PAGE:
Tic. Tic. Tic. Tic…
The halls of Castle Cullen echoed with a single grandfather clock’s ceaseless count of time’s slow passage. The turquoise walls of the elegant home of the Cullen family were lined with portraits of kings long passed. They followed each other in order, almost as a timeline of their ancestral history, all the way to the very last painting of a man in regal blue and violet garb. His hair was white and wispy—though his piercing blue eyes seemed to convey strength and youth. His expression was much the same as every other king line up in that grand hall, an emotionless stare towards whatever happened to be looking up at them. Below him, a rusted brass plate read “King Arthur Cullen, The Wise: 1106 AB - ” with an empty space following immediately afterwards.
Tap, tap, tap, tap...
The clock was now joined by another rhythmic sound, the footsteps of a young lady who walked down the scarlet carpeting with a large grin on her face. She did not return the stares of her father, and his father before him, and so on and so forth. Rather, she looked ahead towards a single painting in the corner, set away from the other portraits. It depicted a youthful woman with dark brown hair, sitting in a chair while wearing a sky blue dress. Upon her head, rested the same crown that the young lady approaching her now wore. She held her chin up high in the immortalized frame that depicted her, as though she scoffed at the long row of kings down the hallway. Below her, a polished silver plate read “Queen Marie Cullen, Wife to King Arthur Cullen” and nothing more. This was just fine to the woman who now gazed upon the late queen, since marking a date onto the plates only signified for how long one ruled. In her mind, at least, her mother would rule forever.
Tic. Tic. Tic. Tic...
The thoughts of the young princess were interrupted by a second set of ticking noises, approaching her from an open door down the hall. What appeared to be a man, dressed in a black suit and stove pipe hat approached her and bowed low to the floor. He regained his posture with an emotionless face of porcelain glass. Just below his chin, where his neck would meet his head, his glass skin opened up to allow his head to move and reveal the spinning clockwork and gears that gave him life. A voice came from within the man.
“My Lady Henrietta,” He spoke with a voice that reminded her of a record player, “Your presence is requested outside. Your father would like you by his side during the ceremony.”
The princess nodded her head in response to the clockwork man, which caused a bit of chestnut hair to fall onto her forehead. She realized the bun she had tied her hair into was coming undone, and she made attempts to fix it while she addressed the man who simply stood there. She always found it bothersome that such people could not leave if they were anything less than shooed away.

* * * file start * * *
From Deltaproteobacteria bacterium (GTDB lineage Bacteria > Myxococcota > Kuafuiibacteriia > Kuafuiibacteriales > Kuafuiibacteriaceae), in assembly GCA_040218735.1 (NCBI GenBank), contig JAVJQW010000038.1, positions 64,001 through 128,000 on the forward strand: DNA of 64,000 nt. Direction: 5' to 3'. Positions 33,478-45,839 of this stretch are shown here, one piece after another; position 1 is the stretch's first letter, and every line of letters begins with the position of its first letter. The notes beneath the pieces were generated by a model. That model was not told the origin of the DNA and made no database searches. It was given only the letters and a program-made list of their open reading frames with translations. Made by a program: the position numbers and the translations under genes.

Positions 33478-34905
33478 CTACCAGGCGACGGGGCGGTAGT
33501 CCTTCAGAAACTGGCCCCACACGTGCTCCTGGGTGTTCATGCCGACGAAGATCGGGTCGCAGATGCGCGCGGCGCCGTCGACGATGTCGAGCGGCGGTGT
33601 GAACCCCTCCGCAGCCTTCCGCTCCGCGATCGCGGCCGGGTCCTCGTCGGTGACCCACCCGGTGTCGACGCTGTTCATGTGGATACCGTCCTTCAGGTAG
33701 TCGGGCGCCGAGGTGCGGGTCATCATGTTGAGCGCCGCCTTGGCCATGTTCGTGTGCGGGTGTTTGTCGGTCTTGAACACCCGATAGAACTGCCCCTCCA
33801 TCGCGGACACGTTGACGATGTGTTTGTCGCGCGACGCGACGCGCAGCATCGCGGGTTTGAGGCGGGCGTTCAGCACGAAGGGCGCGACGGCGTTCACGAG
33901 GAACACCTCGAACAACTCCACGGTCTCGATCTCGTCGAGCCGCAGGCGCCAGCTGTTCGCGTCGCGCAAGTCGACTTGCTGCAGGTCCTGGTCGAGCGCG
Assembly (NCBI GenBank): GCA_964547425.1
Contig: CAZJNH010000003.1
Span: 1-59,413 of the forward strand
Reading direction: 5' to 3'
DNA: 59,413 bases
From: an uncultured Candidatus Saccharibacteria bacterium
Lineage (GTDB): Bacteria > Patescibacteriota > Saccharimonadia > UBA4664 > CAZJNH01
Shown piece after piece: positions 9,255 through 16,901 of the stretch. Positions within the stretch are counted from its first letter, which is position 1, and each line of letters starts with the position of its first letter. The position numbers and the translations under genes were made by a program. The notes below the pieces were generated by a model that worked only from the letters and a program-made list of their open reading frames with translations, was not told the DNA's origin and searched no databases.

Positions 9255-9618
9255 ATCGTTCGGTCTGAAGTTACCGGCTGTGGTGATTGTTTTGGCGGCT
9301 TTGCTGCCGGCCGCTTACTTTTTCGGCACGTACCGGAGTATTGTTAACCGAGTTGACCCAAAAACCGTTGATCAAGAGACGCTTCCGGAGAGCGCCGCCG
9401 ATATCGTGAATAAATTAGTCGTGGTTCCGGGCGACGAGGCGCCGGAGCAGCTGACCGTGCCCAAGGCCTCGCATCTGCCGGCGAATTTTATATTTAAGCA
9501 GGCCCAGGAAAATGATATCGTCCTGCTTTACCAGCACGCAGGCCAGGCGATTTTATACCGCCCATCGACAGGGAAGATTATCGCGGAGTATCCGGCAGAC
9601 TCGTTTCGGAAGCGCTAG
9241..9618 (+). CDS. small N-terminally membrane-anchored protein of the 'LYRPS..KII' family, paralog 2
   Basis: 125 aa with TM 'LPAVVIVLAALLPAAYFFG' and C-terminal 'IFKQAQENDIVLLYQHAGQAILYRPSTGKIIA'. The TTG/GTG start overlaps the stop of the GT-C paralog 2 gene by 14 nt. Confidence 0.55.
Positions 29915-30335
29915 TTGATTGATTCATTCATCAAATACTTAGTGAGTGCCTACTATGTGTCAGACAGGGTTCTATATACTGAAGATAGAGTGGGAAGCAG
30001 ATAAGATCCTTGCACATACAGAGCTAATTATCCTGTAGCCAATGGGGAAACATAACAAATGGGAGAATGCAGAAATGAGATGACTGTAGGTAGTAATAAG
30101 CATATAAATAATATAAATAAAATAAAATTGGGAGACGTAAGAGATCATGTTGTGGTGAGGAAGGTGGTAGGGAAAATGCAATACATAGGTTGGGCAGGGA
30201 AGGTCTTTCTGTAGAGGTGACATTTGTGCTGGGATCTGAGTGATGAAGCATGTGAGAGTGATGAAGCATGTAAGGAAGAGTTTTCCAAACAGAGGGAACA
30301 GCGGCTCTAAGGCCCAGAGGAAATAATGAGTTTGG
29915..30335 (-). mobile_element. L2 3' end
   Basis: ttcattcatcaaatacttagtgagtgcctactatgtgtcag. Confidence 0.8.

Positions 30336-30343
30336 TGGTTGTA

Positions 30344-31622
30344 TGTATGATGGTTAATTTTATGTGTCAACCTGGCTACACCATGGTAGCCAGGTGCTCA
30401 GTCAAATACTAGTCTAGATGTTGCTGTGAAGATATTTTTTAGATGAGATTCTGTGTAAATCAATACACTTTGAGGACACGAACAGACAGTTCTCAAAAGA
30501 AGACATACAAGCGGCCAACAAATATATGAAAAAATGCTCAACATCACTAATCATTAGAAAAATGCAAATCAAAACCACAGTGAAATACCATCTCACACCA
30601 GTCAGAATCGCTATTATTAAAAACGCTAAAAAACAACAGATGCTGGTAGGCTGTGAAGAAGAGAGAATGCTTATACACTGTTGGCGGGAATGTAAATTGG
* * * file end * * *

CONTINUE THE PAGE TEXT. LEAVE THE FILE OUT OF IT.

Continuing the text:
“Thank you,” Henrietta paused to glance at the embroidering on his jacket to find the name he was designated, “Charlie. You may go back to your duties.”
The machine named Charlie bowed respectfully once more and turned back to the oak door he had left open down the hall to resume his daily tasks. Henrietta breathed a sigh once he had left. She recognized that today’s ceremony was quite exciting for most people of Syllina, but it couldn’t be more boring to herself. She didn’t care for the accomplishments of the inventor that they were now knighting in honor of his recent creation, which she could hardly recall the name of. But her father had seemed awfully optimistic about the man’s future in their kingdom, so there was no persuading him to let her simply abstain.
King Arthur Cullen, The Wise. She thought to herself with an amused chuckle. If only they saw the side of her father that she had when she was young. The silly man who imitated an ape for his child in his best attempt to make her laugh. Besides, she could hardly see what was so wise about making a big show for a man who already knew exactly how talented he was. This would only add fuel to the fire of his ego, she was sure. But for now, she had a duty to perform. It wouldn’t be the wise choice to get the king in a bad mood.
As she walked down the hallway that lead towards the outside of the castle, she glanced over to a nearby window, where a lonely tower loomed over the town that surrounded Castle Cullen. It seemed to lean to one side, like it was always on the verge of falling flat over. But it was what was inside that was even more curious than its outward appearance. Most never bothered the one who toiled inside, day and night, but the princess was not like most other people. She lifted the front of her pearl colored dress and descended the stairs that lead to the outside, so that she may pay an old friend a visit.